Phillip Henslowe: Mr. Fennyman allow me to explain about the theatre business. The natural condition is one of insurmountable obstacles on the road to imminent disaster.
Hugh Fennyman: So what do we do?
Phillip Henslowe: Nothing. Strangely enough, it all turns out well.
Hugh Fennyman: How?
Phillip Henslowe: I don’t know. It’s mystery.
–From Shakespeare in Love
A few weeks ago, when my wife and I were dedicating our weekend to a Netflix marathon, we decided to watch Shakespeare in Love. And while I enjoyed all the wit and romance of this well-told story, but it was this simple exchange between Phillip Henslowe and Hugh Fennyman that resonated the most with me not only because it most likely seems to be true of the theatre business from what others have told me, but because I think true about life at all levels.
“Imminent disaster” and “insurmountable obstacles” are part of the natural human condition. If we could step outside of ourselves and see more of our life, than we currently have the capability of seeing, we would first be amazed at how ridiculous preposterous we are and next we would be surprised by how many things go right despite our huge blind spots and our natural inclinations to be lazy, destructive, biased, perverted and unsympathetic to needs of others.
Humans suffer acutely from an inability to learn the right lessons from our past, an inability to apply a full and proper perspective to the present, an inability to assess the consequences of our actions, and our limited in their ability to look into or predict the clouded future. Add to this list all of our vices and our destructive addictions, our myopic selfishness and our foolish pride, and our narrowly defined desires and passions. And don’t forget our physical limitations and the breakdown of our bodies and minds as we age. And this is all before, we have to interact with each other, imagine millions and billions of people interacting with each other, each making decisions for themselves and others, yet all suffering daily from the same follies, foibles, and limitations. Lastly, top all of this with the capriciousness of nations, governments, and Mother Nature herself.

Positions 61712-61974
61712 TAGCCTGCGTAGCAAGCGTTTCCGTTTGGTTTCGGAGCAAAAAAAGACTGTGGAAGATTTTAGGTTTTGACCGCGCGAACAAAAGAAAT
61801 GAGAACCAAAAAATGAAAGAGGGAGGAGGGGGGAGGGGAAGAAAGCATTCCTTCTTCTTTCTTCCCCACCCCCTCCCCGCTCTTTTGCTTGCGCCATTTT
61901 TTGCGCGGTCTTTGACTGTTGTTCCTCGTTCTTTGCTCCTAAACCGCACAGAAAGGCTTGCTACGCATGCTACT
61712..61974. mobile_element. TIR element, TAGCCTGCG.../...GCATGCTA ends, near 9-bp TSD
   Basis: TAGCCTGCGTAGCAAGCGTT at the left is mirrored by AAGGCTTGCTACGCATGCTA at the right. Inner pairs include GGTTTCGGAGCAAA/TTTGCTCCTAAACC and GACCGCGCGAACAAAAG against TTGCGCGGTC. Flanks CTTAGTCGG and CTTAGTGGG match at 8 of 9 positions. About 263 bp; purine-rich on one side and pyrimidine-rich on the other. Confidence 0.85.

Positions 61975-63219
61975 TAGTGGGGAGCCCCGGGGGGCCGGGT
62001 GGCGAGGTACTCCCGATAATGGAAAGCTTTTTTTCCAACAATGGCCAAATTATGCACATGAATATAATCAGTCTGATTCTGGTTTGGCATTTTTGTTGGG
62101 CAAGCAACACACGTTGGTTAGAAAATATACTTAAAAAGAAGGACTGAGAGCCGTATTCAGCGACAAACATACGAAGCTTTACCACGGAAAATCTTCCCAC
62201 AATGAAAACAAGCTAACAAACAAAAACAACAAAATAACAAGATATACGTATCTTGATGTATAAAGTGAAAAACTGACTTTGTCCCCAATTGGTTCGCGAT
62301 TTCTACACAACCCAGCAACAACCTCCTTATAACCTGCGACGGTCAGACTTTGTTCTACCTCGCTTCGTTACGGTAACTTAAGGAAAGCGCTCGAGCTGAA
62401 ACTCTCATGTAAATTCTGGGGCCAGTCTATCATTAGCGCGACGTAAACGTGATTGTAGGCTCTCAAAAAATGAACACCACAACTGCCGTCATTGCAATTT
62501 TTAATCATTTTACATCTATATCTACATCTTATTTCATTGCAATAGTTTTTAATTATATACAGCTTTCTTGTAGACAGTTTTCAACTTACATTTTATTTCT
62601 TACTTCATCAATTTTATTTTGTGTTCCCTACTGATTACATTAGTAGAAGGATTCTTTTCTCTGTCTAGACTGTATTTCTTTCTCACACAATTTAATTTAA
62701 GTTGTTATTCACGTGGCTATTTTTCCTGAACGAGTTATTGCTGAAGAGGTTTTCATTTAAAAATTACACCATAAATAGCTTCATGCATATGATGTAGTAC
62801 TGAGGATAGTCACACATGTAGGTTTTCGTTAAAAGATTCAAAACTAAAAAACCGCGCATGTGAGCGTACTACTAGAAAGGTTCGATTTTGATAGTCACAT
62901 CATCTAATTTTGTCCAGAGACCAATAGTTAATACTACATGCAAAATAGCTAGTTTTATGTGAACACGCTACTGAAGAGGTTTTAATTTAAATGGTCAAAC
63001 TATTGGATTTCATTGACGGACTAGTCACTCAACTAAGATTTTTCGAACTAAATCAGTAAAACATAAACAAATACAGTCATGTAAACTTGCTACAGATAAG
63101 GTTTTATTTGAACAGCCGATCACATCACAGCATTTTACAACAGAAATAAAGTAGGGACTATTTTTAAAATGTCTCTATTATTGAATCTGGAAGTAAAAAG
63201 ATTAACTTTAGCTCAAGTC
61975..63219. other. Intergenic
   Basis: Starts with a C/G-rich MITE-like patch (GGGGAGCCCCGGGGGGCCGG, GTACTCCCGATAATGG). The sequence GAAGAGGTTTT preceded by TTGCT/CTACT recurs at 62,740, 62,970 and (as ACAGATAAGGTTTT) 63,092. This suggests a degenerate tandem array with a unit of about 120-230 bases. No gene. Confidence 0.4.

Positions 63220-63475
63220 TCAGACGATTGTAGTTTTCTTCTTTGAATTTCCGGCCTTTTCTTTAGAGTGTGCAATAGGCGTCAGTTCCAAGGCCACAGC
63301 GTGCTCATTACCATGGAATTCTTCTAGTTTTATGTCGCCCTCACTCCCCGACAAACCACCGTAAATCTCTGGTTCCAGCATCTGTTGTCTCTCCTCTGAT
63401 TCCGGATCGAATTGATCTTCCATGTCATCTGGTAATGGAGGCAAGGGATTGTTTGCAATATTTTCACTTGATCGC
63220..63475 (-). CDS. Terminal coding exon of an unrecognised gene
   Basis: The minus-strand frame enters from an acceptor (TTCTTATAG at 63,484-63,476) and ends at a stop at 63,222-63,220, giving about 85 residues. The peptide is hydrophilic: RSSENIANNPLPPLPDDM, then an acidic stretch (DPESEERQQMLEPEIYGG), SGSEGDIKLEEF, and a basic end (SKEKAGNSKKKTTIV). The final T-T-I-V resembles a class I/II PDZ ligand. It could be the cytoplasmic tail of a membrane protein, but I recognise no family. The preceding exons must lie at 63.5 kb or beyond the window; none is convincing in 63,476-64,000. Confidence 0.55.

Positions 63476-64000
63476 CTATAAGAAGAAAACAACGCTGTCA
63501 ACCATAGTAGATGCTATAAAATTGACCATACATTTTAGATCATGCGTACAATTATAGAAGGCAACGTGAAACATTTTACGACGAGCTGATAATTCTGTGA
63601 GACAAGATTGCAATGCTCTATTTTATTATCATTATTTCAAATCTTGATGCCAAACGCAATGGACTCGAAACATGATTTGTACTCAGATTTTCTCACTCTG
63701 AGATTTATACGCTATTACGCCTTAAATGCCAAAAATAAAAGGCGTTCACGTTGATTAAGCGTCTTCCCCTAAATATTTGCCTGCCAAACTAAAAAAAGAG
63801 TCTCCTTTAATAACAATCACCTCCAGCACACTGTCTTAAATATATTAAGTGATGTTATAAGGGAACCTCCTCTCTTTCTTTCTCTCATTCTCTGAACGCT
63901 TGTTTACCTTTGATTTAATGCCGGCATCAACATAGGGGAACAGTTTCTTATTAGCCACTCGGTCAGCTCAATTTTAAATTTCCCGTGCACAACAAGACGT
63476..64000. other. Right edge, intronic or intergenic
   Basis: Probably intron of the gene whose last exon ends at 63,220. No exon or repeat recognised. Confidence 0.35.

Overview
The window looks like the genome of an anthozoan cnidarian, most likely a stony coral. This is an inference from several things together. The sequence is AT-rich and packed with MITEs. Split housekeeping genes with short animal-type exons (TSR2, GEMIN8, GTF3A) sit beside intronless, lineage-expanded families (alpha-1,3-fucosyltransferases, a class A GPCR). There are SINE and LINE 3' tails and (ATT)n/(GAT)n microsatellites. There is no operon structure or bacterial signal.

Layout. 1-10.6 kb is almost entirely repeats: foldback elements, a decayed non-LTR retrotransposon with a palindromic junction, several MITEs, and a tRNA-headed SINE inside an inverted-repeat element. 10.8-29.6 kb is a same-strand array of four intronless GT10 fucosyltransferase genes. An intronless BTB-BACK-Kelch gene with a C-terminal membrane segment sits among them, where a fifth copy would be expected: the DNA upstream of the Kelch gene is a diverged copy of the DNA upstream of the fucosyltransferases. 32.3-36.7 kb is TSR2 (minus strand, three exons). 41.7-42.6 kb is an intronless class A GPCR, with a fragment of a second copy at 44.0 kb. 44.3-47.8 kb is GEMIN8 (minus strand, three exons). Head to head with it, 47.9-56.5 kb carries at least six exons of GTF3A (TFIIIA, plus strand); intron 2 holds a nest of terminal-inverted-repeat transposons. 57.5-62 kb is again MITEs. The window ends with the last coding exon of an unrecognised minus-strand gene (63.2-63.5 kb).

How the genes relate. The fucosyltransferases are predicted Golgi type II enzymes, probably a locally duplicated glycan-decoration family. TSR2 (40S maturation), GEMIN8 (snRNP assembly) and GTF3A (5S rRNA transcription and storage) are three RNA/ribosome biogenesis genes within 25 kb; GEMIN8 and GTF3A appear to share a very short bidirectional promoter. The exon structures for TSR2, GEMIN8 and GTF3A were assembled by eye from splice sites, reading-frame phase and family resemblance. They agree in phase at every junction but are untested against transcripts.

Despite of all of this, we should just be astonished that things actually get done, that tall buildings and a lengthy highways get built, that we have automobiles, trains, planes and large cruise ships, and that some geniuses came up with the computers, the Internet, and smart phones. We should recognize that it is an absolute miracle that our children, our siblings, our friends, and co-workers, pets, plants, nature and wildlife survive us. Each nation should have a National Day of Awe because life truly is a marvelous mystery.